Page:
process

Process is good, but…

To be clear—I’m a big believer in process discipline! The importance of and evidence for strong process discipline is all around us! I was on an airplane this weekend and happened to peek into the cockpit while boarding. The pilot and co-pilot were going through their pre-flight checklist. It was comforting to be reminded that they do this—every flight! I was with a family member in hospital yesterday. About 5 or 6 different nurses, doctors and specialists came into the patient’s room while I was with her. Each one of them followed a process involving thorough hand washing, checking the patient’s wrist band, asking her who she was and why she was there, checking her charts (now computerized, for even better process management.) I’ve been on many consulting engagements where we helped a client re-engineer major business processes, and the financial benefits the client experienced were significant.

Good process helps prevent errors. Good process helps drive efficiency. Good process ensures consistency. Process is good.

Not all activities are process-centric!

I was recently reminded that too much reliance on process can, for some types of activity, be a trap. It can create a false sense of confidence that something will work well, when it fact it won’t.

A recent exchange on the Business Relationship Management Institute (BRMI) member’s Online Campus prompted this post. One of the Special Interest Groups had started a discussion thread about goals for 2016, and several members were talking about their plans for implementing Demand Management Processes. One member noted his concern that the discussion had a very strong process-centric spin to it, with the implication that if you have a robust Demand Management Process, business value realization would increase significantly and the Business Relationship Managers would be heroes!

The individual’s observation was insightful. Much of the discussion was process-centric, and that can be a trap. When my co-founders and I began formalizing the BRM role through BRMI (and my work in BRM training and development over the last 20+ years) it was often a struggle to get beyond the process-obsession of IT professionals.  The need for strong process discipline in IT is important and valid. But not for all types of work.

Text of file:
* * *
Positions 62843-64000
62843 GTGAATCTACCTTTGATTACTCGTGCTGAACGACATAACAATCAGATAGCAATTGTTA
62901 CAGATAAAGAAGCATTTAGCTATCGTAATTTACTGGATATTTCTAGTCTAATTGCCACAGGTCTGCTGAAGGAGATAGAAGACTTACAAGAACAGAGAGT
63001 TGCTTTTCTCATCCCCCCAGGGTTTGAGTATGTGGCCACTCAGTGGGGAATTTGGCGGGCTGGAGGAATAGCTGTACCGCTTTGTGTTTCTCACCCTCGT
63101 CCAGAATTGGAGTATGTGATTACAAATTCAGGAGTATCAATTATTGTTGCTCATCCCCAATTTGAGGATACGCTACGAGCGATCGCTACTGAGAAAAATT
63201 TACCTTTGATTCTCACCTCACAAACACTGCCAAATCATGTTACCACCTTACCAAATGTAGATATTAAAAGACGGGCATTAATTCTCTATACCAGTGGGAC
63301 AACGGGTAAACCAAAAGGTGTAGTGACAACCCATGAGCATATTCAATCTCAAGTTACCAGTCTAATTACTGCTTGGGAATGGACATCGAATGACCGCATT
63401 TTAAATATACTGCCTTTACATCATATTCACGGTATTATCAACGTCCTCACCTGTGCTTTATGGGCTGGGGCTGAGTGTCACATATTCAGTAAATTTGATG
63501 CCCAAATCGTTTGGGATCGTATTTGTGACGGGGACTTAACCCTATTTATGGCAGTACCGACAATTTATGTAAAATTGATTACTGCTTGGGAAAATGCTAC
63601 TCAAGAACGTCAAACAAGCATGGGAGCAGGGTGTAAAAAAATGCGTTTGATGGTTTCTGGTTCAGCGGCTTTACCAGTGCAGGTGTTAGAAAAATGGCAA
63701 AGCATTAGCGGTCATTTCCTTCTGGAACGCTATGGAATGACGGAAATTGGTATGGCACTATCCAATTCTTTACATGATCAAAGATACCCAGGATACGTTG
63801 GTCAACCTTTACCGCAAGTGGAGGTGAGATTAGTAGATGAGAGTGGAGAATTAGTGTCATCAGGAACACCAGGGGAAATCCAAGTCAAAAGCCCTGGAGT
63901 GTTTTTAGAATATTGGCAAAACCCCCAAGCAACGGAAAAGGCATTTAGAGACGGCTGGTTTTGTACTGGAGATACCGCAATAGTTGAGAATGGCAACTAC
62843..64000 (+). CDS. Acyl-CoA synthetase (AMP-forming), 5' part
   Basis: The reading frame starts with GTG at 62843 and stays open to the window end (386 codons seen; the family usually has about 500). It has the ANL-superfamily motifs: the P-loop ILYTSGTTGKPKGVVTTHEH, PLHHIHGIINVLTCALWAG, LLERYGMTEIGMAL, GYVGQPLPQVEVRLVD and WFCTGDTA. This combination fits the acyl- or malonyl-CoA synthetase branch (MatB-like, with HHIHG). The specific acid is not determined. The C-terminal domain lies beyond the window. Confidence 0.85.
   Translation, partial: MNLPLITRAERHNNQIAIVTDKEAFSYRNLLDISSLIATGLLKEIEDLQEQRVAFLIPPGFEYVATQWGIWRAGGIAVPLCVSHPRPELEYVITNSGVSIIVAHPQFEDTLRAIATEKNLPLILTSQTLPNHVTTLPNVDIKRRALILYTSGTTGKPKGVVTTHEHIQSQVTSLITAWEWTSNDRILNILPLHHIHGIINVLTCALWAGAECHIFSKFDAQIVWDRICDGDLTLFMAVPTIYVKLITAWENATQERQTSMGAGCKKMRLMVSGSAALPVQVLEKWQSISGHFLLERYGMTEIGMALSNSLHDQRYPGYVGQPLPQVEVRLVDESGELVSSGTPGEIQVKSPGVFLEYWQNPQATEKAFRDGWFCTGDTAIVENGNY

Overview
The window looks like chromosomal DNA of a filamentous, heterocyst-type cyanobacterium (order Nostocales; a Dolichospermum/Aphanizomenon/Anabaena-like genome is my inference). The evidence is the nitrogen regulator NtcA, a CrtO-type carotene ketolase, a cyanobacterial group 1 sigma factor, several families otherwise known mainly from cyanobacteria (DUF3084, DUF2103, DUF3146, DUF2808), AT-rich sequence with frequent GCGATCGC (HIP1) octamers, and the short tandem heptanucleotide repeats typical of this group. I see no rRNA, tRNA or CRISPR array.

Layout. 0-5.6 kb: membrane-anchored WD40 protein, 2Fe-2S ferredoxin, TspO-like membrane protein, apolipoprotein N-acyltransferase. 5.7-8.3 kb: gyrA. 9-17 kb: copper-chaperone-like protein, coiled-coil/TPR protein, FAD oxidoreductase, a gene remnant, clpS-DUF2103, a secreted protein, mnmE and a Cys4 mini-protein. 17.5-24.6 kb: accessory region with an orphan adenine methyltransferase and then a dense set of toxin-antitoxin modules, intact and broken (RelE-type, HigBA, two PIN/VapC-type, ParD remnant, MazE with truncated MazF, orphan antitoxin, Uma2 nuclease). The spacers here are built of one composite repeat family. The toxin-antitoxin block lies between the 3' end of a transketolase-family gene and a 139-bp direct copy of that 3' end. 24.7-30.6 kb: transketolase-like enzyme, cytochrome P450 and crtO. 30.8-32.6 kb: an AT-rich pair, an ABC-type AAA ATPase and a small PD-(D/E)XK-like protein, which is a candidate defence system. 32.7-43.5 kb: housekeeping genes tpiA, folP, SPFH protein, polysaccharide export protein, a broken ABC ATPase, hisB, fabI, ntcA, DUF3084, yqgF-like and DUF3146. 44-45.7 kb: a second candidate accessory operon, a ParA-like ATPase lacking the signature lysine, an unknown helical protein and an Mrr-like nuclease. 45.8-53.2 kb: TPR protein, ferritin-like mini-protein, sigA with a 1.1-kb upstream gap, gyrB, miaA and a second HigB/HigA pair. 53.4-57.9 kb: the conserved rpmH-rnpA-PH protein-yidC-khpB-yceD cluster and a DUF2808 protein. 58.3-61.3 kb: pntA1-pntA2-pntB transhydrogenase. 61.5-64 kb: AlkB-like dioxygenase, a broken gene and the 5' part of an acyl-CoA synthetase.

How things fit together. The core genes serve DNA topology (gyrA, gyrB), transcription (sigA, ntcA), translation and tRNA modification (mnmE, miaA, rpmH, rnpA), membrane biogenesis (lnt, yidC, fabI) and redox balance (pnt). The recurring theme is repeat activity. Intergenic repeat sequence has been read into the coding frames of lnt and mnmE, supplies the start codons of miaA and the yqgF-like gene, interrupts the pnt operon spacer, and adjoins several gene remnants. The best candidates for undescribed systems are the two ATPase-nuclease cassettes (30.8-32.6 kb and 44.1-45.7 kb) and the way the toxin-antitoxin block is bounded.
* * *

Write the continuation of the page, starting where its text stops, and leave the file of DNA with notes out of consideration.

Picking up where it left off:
Let me present a couple of lenses through which to determine the degree of process-centricity appropriate to a given context and type of work.

The Value Disciplines

Back in 1997, in their book, The Discipline of Market Leaders, Treacy and Wiersema presented their hypothesis about value disciplines and market leadership. The Value Disciplines were:

  • Operational Excellence (which was all about process discipline)
  • Customer Intimacy (which was all about relationship discipline)
  • Product Leadership (which was all about innovation discipline)

The role of Business Relationship Manager (BRM) is optimized for the relationship discipline, both in terms of how it is aligned with business units (or, in some cases, end-to-end business process, or in other cases geography or brand) and in terms of the BRMs skill set.

In my research last year into BRM time allocation, I found that BRMs were spending too much time on process-disciplined activities and too little time on relationship and innovation disciplined work. I argued that the BRM role was largely ‘invented’ to put people into a role where relationship was the focus. That does not mean ignoring process or innovation, but it means the role is deliberately optimized for relationships. Process-centric work such as infrastructure operations and Service Management should be handled in a process-centric way. That is why process libraries such as ITIL exist.

Henry Mintzberg on Standardization of Work

Back in 1992 in his book Structure In Fives: Designing Effective Organizations, Henry Mintzberg describes coordinating mechanisms and the relationships between ‘bureaucratization’ and ‘decentralization.’

  • Some work activities demand standardization of work processes (e.g., systems development.)
  • Some work activities demand standardization of outputs (e.g., project management.)
  • Some work activities demand standardization of skills (e.g., relationship management.)

In reality, most roles comprise a mix of these types of work activity, but getting the mix right is most important. A brain surgeon spends far more time developing her specialized skills, and is little concerned with process (except at a very high level—e.g., make sure the the patient is appropriately anesthetized before removing top of skull.)  The architect is highly concerned with plans and diagrams, and less so with process. The designer of a production line is highly concerned with work process and less so with the need for years of post graduate training, internships and residencies.

So, my colleague’s caution to his fellow interest group members is well taken. Demand Management happens through strong, trusting relationship networks, with an outstanding ability to recognize true sources of value, and then to influence and persuade those creating demand to appreciate and pursue the high value opportunities. A little dose of process can help, but it won’t substitute for the right relationship skills!